[Tim O'Reilly at the Web 2.0 Expo in Berlin]
I am spending a harsh winter weekend in Berlin and met some agency folks yesterday who assured me that the German advertising industry is churning, the economy is booming, and the country’s mood is on an upswing again. This optimism may be the foundation for the recent embrace of web 2.0 concepts and a push towards innovation. I had breakfast with a consultant who develops web 2.0 concepts for the European Space Agency/ESA), and he raved about the Web 2.0 expo that took place last week here in the "Hauptstadt" and brought together European web leaders with US-speakers such as Tim O'Reilly, Kathy Sierra, and Donald Tapscott. Web 2.0 is hot, and social networking is its mainstream version. Many German professionals are on XING, formerly OpenBC, the rather uptight, Euro-centric counterpart to LinkedIn. And now everyone's talking about Facebook (because, believe it or not, Germans just wanna have fun!). There seems to be a critical mass of social media-savvy evangelists in the creative industries to propel adoption. For them, the tools of the social web are a welcome gift. They thrive in the always-on, uber-instantaneous connectedness enabled by social media as the World Wide Web is finally living up to its promise to put the whole wide world in your hands.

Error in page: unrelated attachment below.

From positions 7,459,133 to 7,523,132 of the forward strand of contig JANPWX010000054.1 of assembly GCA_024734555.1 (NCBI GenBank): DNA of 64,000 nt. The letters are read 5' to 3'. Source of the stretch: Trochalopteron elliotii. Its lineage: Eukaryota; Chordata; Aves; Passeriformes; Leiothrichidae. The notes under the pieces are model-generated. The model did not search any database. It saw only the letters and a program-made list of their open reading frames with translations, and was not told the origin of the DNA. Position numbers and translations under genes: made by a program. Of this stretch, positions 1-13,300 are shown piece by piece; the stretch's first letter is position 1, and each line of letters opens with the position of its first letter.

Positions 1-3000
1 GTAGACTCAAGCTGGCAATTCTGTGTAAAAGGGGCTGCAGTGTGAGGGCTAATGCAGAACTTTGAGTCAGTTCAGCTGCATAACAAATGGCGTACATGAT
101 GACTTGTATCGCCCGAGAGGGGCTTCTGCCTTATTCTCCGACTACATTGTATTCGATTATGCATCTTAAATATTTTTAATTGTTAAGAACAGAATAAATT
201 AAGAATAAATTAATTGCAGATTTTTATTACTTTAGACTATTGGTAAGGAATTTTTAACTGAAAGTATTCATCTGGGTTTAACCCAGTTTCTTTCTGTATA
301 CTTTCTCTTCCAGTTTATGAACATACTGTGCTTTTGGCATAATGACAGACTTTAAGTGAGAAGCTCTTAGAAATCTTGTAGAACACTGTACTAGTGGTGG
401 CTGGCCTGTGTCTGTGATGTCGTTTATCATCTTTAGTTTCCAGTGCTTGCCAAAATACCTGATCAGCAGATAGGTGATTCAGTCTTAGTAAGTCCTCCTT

It remains to be seen though whether Facebook will be able to celebrate the same triumphant growth in Germany that it has experienced in the US. Privacy concerns are much more prevalent in a country that for good reasons exhibits a distinct skepticism against any form of centralized governance. In the German media, politicians, lawyers, and business leaders are currently engaging in a heated debate about the issue of “Vorratsdatenspeicherung” (a new law that would require German service providers to store user data for a certain period of time and allow the government to access that data under certain conditions). The release of OpenSocial has further increased the relevance of social networking user data -- and the privacy concerns.
Traditional German culture also values a strict separation between private and public life, much more so than is the case in the US. But I can’t help think that the genuinely German cultural pessimism underpinning many of the "end of privacy" swan songs in the German media these days, demonstrates a certain naiveté. There is no point in vexing over privacy. Privacy is over. Public relations have long become a private matter, and privacy is no longer an absolute state but a management task for online citizen worldwide. This is not a moral judgment; I'm just stating what I believe is an obvious fact. You may choose to "unsubscribe" from the social web, as one German newspaper proposed, and opt out of the digital lifestyle altogether. But that means you risk becoming a digital hermit and ending up deprived of your social identity -- one day you’ll wake up and realize that "The Lives of Others" are not yours anymore and that you are no longer "a crowd of one."